“Clifford Brown, I would say, had a style akin to Fats Navarro. That was his inspiration. Clifford was so fresh, he was young, he was fresh and he was exuberant-beautiful sound, everything.” Sonny Rollins 2009
According to the opening sentence of Leonard Feather’s original liner notes for Blue Note’s Memorial Album, ‘It seems that in jazz the good, especially if they play trumpet, die young”. There’s only one thing he gets wrong: Brownie was not good, he was great! Aged just twenty-five, Brown died in a car accident on 26 June 1956 and this album, as is clear from the title and its catalogue number, was released that same year.
The tracks that make up side 2 (‘Brownie Speaks’, ‘De-Dah’, ‘Cookin’’, ‘You Go To My Head’ and ‘Carvin’ The Rock’) were recorded a few blocks from Times Square at WOR radio in New York, and mark Brownie’s debut as a leader, even if the session was billed as the Lou Donaldson-Clifford Brown Quintet. Some were originally released in 1953 as Lou Donaldson/Clifford Brown New Faces, New Sounds on Blue Note 5030, while side 1 (‘Hymn Of The Orient’, ‘Easy Living’, ‘Minor Mood’, ‘Cherokee’ and ‘Wail Bait’) came out as New Star on the Horizon, Blue Note 5032. It was produced by Alfred Lion, Blue Note’s founder, with photography by Francis Wolff and a Reid Miles cover design. You can hear the expanded Rudy Van Gelder remaster here.
Apart from the addition of Lou Donaldson on alto saxophone on the second session the two are very similar, both in ambience and feel. Brown’s brilliance on his runs, his plump tones invoking the spirit of his hero Fats Navarro who had died a few years earlier is so enticing. The speed of his playing, and the way ideas tumble from his horn on numbers like ‘Bellarosa’ and ‘Carvin’ The Rock’ is breathtaking, while Brownie makes Ray Noble’s well-known jazz tune ‘Cherokee’, entirely his own.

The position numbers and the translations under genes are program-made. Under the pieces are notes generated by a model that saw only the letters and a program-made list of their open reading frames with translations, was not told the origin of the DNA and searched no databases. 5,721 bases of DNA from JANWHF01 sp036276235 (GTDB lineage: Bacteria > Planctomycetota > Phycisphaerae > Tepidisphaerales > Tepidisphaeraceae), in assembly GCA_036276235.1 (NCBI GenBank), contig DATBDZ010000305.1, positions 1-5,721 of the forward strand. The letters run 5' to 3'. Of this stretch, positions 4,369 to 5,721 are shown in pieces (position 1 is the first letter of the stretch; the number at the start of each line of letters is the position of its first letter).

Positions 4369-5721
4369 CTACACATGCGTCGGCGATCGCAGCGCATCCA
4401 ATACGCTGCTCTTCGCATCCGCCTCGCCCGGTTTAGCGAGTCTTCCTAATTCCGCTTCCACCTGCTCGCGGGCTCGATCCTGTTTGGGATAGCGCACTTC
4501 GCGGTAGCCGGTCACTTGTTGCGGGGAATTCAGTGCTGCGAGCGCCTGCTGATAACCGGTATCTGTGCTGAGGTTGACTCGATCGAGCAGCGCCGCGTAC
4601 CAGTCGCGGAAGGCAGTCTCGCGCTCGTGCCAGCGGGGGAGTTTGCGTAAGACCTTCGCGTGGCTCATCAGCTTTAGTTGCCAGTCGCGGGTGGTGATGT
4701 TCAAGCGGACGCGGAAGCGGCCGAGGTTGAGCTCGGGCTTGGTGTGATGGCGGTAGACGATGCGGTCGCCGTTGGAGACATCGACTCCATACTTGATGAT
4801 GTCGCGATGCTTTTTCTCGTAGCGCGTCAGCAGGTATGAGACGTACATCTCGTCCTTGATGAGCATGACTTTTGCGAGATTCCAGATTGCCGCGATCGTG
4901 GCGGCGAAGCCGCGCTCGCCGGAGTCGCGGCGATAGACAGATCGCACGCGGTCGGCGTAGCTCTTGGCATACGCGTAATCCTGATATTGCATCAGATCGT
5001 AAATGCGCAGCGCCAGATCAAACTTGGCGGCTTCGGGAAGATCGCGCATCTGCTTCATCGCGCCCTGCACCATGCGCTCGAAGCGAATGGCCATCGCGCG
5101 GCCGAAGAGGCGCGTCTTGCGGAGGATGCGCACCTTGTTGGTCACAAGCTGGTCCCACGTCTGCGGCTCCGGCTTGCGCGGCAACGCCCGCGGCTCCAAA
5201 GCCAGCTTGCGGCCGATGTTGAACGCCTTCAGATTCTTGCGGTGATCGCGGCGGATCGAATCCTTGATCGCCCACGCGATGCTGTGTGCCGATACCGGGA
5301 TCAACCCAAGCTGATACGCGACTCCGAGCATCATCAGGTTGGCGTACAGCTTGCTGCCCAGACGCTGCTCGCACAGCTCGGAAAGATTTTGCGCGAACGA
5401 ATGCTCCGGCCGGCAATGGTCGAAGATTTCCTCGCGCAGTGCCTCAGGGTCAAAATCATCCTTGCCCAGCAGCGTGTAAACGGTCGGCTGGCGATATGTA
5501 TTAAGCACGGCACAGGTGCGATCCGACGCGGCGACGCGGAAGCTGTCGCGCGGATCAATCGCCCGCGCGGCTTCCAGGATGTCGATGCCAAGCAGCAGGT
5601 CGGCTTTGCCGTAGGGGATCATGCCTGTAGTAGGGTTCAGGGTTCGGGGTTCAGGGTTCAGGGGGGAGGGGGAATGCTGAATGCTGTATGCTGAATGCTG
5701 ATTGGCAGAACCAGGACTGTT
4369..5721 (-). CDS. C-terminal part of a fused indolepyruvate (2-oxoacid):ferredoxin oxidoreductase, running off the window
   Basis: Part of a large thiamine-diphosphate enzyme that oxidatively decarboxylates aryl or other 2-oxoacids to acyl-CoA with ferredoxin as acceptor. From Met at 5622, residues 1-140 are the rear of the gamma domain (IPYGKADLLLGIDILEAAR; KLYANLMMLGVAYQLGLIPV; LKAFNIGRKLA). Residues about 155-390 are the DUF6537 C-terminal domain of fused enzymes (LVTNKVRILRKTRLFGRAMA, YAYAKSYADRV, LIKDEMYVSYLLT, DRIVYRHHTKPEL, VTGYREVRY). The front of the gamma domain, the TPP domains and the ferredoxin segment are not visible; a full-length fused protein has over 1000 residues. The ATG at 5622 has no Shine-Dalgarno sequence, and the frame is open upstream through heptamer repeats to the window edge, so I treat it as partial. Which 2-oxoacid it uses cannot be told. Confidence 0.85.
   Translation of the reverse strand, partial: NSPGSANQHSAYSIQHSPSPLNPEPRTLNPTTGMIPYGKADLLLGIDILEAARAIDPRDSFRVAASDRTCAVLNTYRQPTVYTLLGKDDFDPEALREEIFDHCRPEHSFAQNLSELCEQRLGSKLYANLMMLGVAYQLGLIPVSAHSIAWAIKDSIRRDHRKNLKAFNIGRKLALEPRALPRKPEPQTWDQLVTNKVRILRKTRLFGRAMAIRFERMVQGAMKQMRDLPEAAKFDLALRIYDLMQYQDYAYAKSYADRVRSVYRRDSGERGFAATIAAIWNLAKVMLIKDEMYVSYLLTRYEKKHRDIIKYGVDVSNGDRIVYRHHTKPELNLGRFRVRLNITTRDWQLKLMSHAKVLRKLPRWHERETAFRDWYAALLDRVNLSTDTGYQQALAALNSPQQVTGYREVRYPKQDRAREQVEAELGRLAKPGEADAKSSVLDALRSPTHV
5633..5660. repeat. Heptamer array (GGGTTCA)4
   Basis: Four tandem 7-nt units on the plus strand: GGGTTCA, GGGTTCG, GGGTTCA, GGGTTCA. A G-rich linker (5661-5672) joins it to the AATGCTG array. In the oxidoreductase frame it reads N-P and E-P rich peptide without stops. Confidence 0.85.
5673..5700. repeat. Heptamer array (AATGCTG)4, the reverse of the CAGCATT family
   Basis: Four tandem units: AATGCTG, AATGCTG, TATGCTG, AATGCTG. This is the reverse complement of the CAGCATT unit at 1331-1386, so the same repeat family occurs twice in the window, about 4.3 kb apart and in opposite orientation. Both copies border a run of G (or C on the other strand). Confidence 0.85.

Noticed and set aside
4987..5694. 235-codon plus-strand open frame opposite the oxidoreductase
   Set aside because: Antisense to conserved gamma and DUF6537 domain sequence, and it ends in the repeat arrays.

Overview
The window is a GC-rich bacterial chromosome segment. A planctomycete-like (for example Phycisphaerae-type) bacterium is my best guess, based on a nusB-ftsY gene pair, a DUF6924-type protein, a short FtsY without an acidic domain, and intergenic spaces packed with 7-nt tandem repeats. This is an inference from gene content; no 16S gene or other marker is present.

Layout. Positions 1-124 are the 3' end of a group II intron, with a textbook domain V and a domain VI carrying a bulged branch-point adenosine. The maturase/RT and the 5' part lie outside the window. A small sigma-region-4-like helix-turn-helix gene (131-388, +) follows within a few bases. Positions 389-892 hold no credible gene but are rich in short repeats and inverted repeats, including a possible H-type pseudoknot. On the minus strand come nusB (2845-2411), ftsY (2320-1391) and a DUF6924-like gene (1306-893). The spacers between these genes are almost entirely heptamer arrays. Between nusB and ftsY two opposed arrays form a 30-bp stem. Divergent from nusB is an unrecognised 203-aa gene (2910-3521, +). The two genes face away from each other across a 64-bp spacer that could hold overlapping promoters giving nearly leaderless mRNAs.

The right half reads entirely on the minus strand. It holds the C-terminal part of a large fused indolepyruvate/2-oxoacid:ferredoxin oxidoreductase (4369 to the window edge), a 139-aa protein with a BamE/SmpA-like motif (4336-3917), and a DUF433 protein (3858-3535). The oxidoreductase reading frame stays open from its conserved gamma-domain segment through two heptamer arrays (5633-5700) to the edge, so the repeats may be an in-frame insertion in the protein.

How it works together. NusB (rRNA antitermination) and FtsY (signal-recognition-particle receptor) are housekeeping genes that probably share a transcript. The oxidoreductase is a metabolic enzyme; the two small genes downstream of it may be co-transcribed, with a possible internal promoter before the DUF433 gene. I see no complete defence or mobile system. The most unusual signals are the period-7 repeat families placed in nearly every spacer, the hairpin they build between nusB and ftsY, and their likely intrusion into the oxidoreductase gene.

As exciting as his playing could be on mid- and up-tempo numbers, it is on the slower tracks such as, ‘You Got To My Head’ and ‘Brownie Eyes’, that Clifford Brown sounds utterly sublime. In his case, ‘gone too soon’ is a truly fitting musical epitaph. For a contemporary view of Brownie Quincy Jones said this in Downbeat in August 1956.
”Here was the perfect amalgamation of natural creative ability, and the proper amount of technical training, enabling him to contribute precious moments of musical and emotional expression. This inventiveness placed him in a class far beyond that of most of his poll-winning contemporaries. Clifford’s self-assuredness in his playing reflected the mind and soul of a blossoming young artist who would have rightfully taken his place next to Charlie Parker, Dizzy Gillespie, Miles Davis, and other leaders in jazz.”